Two days ago I miscalculated the light and had to walk the last two miles because it went very dark. It was so beautiful up there.
One day I'll enter a proper fell race. One day.
Friday, 28 October 2011
This week so far:
207 from the UK
23 from Holland
21 from Ireland
48 from Russia
I understand the Ireland ones. I spent Monday to Wednesday there working with 500 kids. A lovely time. Such nice kids - and adults.
My book Dead Ball is about Danny Harte taking on a Russian billionnaire who is intent on murdering England footballers. I wrote a follow up story to that, where the billionnaire actually comes after me for writing that book. (You can read it all for free here.)
They weren't impressed.
So... in my next book everyone thinks the Russians are the baddies, whereas in fact it's the...
Wednesday, 26 October 2011
It's an easy device.
In the Foul Play series, my football detective, Danny Harte, had a very close relationship with his dad. He phoned home all the time. Part of his problem was trying to be a detective without lying to his dad about where he was.
That was not so easy. It was hard to write about a boy solving crimes across the world, who also had to stay in touch and not lie.
But family is really important to me. I've written books about parenthood (such as Four Fathers, published by Route). I wanted it there. Parent-child relationships are important in my Football Academy series too. Central to it.
That's why it's so odd that I am writing about five orphans now.
Except something is happening. They're starting to pine for family life. One of them has had contact from an uncle and is considering leaving the world of international espionage to go back to family life and love.
I've not planned it, but now all the children are wondering if they would be better off being loved in a family as opposed to than spying. But before they decice that they have to stop World War Three.
Tuesday, 25 October 2011
I'm reading this book. It is wonderful. There's a great plot, magnificent characters and an underlying sense of impending dooooooom.
But the best thing about Snow Drops is its sense of place.
It is set in Moscow and describes the streets, clubs, parks, underground and people of the city wonderfully. The author lived there for several years and it shows. He gets the place perfectly, without resorting to cliches.
Sense of place is important to me. I like to write books set abroad. I've set them in Moscow, Accra, Milan, Krakow and Tromso. I try to go to the places I write about. Writing about new places keeps my writing sharp. I hope.
Miller's book has helped remind me that I need to keep trying to do that. And to not let up.
|Me and next to the pink palace feature in Ashbourne Library|
Monday, 24 October 2011
This is me on the Hurtigruten. Not a great photo, but I took it at arm's length.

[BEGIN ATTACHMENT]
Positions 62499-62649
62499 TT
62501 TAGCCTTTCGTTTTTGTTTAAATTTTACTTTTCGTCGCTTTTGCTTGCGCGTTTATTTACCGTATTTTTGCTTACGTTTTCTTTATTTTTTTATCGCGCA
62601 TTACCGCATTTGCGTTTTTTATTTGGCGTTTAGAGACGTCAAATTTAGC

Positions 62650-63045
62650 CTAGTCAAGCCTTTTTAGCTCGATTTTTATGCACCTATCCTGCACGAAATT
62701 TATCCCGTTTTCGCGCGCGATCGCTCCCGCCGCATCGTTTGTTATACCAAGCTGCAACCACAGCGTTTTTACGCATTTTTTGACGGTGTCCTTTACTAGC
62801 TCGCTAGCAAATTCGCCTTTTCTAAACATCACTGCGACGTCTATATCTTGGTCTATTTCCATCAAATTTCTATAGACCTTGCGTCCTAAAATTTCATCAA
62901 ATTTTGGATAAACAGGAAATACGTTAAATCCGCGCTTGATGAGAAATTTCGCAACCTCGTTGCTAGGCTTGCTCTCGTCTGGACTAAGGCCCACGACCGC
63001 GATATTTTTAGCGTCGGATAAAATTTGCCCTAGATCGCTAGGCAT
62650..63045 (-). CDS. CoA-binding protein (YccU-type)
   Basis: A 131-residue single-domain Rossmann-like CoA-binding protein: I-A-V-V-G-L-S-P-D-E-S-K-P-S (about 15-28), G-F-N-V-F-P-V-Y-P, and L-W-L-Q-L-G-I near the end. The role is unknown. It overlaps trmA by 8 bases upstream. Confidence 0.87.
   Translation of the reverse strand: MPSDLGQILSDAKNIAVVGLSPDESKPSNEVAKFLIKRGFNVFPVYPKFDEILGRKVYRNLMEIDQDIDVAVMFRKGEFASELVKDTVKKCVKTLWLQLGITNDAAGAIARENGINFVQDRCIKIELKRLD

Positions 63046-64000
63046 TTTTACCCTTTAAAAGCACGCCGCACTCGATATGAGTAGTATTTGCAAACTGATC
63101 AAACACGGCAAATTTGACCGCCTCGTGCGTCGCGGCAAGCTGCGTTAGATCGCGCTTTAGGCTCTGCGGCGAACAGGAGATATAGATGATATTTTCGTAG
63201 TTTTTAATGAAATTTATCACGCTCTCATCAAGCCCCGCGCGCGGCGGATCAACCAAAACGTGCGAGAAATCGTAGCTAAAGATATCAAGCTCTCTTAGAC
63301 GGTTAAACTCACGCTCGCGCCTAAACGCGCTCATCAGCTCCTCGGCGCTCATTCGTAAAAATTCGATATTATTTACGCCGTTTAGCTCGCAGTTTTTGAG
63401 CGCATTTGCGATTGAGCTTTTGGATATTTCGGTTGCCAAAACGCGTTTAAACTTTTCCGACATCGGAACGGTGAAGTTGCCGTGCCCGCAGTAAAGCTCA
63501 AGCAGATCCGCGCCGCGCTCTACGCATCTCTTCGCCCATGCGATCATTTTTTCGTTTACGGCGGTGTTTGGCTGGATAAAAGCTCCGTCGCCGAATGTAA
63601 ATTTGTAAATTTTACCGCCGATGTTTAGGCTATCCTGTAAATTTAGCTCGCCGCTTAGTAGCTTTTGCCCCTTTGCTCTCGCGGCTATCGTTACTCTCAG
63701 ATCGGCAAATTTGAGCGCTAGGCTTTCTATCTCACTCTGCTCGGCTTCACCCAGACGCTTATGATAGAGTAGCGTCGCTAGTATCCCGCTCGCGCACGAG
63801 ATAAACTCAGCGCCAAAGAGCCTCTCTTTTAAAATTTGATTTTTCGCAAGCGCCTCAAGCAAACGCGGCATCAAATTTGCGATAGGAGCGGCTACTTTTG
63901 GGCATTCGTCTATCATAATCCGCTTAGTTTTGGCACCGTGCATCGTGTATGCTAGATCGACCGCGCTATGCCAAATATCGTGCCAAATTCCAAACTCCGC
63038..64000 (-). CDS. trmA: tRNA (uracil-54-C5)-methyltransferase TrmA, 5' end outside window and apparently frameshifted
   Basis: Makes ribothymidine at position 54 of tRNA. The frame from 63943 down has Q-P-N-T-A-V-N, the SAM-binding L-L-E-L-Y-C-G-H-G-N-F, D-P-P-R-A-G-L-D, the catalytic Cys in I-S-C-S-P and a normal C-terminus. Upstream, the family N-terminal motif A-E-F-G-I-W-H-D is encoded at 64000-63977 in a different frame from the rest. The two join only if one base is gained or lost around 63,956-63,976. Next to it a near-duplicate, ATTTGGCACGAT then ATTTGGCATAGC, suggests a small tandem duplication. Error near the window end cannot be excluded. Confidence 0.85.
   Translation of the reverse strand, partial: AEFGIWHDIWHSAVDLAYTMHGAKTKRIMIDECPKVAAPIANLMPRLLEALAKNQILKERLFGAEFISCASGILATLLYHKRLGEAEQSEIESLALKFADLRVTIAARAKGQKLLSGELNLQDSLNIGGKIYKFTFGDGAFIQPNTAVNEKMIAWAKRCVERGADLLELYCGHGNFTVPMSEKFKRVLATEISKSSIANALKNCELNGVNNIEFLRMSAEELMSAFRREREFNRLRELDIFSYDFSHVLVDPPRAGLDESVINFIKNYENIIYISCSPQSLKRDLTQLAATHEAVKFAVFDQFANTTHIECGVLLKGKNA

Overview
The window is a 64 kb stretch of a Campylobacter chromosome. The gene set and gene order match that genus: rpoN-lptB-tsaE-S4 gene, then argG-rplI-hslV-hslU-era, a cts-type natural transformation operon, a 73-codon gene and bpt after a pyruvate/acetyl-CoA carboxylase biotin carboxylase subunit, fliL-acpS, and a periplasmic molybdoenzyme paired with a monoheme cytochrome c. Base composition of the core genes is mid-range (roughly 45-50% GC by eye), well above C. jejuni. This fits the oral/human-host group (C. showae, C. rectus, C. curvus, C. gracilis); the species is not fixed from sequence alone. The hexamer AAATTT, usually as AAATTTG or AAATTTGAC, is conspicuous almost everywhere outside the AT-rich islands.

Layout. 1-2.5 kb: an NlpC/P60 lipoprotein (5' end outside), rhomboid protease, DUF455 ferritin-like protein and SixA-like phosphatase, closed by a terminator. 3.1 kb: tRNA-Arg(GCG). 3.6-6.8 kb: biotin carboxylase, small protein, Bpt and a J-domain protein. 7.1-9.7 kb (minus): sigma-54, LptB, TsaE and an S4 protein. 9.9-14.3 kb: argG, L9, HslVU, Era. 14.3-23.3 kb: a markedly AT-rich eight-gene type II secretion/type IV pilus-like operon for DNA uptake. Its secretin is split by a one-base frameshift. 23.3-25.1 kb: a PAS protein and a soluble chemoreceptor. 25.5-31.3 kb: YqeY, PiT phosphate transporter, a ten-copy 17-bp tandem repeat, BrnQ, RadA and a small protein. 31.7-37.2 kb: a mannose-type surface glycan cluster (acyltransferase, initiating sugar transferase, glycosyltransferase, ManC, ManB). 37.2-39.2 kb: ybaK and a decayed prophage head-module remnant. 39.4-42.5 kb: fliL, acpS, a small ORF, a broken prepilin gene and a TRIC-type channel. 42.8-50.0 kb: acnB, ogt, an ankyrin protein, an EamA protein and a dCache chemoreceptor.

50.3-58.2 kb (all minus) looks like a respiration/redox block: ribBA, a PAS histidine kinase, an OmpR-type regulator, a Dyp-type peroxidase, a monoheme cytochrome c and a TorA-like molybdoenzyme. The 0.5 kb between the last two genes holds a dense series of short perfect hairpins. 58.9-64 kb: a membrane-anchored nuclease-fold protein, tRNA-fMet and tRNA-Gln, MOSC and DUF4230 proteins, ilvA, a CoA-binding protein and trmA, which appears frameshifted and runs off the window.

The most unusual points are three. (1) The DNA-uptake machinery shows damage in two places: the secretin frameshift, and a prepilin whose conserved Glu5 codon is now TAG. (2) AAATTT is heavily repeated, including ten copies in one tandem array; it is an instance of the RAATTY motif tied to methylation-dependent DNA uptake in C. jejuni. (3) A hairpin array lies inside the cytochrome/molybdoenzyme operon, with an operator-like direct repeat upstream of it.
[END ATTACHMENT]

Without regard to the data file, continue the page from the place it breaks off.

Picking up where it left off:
The trip on the Hurtigruten has given me so many ideas. When you've seen vast glaciers hanging over the fjords in a midnight half-light (and felt freaked out by it) it helps you describe a place and a feeling of fear. That's the plan, anyway.
I am really looking forward to these scenes. I want to push myself to get it right, to make the reader feel anxiety, awe and anger at what goes on in the story. It's a big thing to ask of myself. But I've got a half chance because of that trip.
Wednesday, 19 October 2011
Tuesday, 18 October 2011
Saturday, 15 October 2011
Wednesday, 12 October 2011
The reason is it was becoming unsafe to be on there. There are dark forces at work, mark my words.
So instead of microblogging I am going to blog here more often.
Sadly, no one will read it because most of the traffic to the blog comes from those three sources.
Here's a nice picture THAT I TOOK to illustrate my blog.
Saturday, 8 October 2011
Wednesday, 5 October 2011
Thursday, 8 September 2011
I have wanted to go to Tromso for years. It appeals to me because it's the most northern city in the world. It's almost at the top of Norway, with nothing but water and ice before you hit the North Pole.
For some reason that idea has obsessed me. To go somewhere like that. The only way that is going to happen is if I set a book there.
The story - probably called WHITE FEAR - is about five children who are trying to prevent WW3 breaking out. As the ice melts in the Arctic Circle, more oil, gas and other resources are made accessible - and several countries want to lay a claim. It could easily be a source of enormous tension within years.
That's the backdrop. The story will consist of the children listening in, following, chasing, being chased and - in the darkest scene - being hunted like animals across the mountains around Tromso.
That's why I went up to the mountains today. It was wonderful.
First, I took a cable car, then hiked into the mountains behind. I wasn't sure what I was looking for. That's part of the reason for going: to get ideas, to see what might work and what might not. It's the easiest and most exciting part of writing a book. Anything can happen.
* a mountain refuge hut - perfect for the children to hide in when hit by a blizzard and now I know exactly what they look like and how they could save the children's lives